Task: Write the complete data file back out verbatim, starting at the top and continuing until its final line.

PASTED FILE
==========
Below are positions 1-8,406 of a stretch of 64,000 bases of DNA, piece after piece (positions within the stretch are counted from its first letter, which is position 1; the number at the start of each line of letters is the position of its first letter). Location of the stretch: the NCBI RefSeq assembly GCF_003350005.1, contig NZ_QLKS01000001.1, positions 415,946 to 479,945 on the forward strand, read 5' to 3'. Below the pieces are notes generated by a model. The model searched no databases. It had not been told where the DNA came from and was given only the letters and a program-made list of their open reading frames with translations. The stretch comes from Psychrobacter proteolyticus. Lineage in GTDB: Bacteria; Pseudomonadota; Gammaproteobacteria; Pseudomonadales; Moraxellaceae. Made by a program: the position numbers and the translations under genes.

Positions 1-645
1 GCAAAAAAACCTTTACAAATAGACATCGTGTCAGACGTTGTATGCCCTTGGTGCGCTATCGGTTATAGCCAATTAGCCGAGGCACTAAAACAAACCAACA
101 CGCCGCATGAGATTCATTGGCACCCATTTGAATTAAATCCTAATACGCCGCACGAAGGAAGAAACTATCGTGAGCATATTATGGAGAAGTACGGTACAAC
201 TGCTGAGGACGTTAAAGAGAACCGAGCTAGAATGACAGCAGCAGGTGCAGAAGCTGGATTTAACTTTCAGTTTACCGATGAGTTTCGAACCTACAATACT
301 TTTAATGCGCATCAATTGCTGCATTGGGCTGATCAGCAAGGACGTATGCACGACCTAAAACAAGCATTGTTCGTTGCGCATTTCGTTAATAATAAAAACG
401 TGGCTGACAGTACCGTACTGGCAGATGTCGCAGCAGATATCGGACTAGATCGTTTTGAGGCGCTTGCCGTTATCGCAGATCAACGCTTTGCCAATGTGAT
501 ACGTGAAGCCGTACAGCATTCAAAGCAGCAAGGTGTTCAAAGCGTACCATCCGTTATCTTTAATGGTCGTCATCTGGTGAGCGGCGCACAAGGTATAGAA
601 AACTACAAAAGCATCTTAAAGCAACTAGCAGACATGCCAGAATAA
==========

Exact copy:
Below are positions 1-8,406 of a stretch of 64,000 bases of DNA, piece after piece (positions within the stretch are counted from its first letter, which is position 1; the number at the start of each line of letters is the position of its first letter). Location of the stretch: the NCBI RefSeq assembly GCF_003350005.1, contig NZ_QLKS01000001.1, positions 415,946 to 479,945 on the forward strand, read 5' to 3'. Below the pieces are notes generated by a model. The model searched no databases. It had not been told where the DNA came from and was given only the letters and a program-made list of their open reading frames with translations. The stretch comes from Psychrobacter proteolyticus. Lineage in GTDB: Bacteria; Pseudomonadota; Gammaproteobacteria; Pseudomonadales; Moraxellaceae. Made by a program: the position numbers and the translations under genes.

Positions 1-645
1 GCAAAAAAACCTTTACAAATAGACATCGTGTCAGACGTTGTATGCCCTTGGTGCGCTATCGGTTATAGCCAATTAGCCGAGGCACTAAAACAAACCAACA
101 CGCCGCATGAGATTCATTGGCACCCATTTGAATTAAATCCTAATACGCCGCACGAAGGAAGAAACTATCGTGAGCATATTATGGAGAAGTACGGTACAAC
201 TGCTGAGGACGTTAAAGAGAACCGAGCTAGAATGACAGCAGCAGGTGCAGAAGCTGGATTTAACTTTCAGTTTACCGATGAGTTTCGAACCTACAATACT
301 TTTAATGCGCATCAATTGCTGCATTGGGCTGATCAGCAAGGACGTATGCACGACCTAAAACAAGCATTGTTCGTTGCGCATTTCGTTAATAATAAAAACG
401 TGGCTGACAGTACCGTACTGGCAGATGTCGCAGCAGATATCGGACTAGATCGTTTTGAGGCGCTTGCCGTTATCGCAGATCAACGCTTTGCCAATGTGAT
501 ACGTGAAGCCGTACAGCATTCAAAGCAGCAAGGTGTTCAAAGCGTACCATCCGTTATCTTTAATGGTCGTCATCTGGTGAGCGGCGCACAAGGTATAGAA
601 AACTACAAAAGCATCTTAAAGCAACTAGCAGACATGCCAGAATAA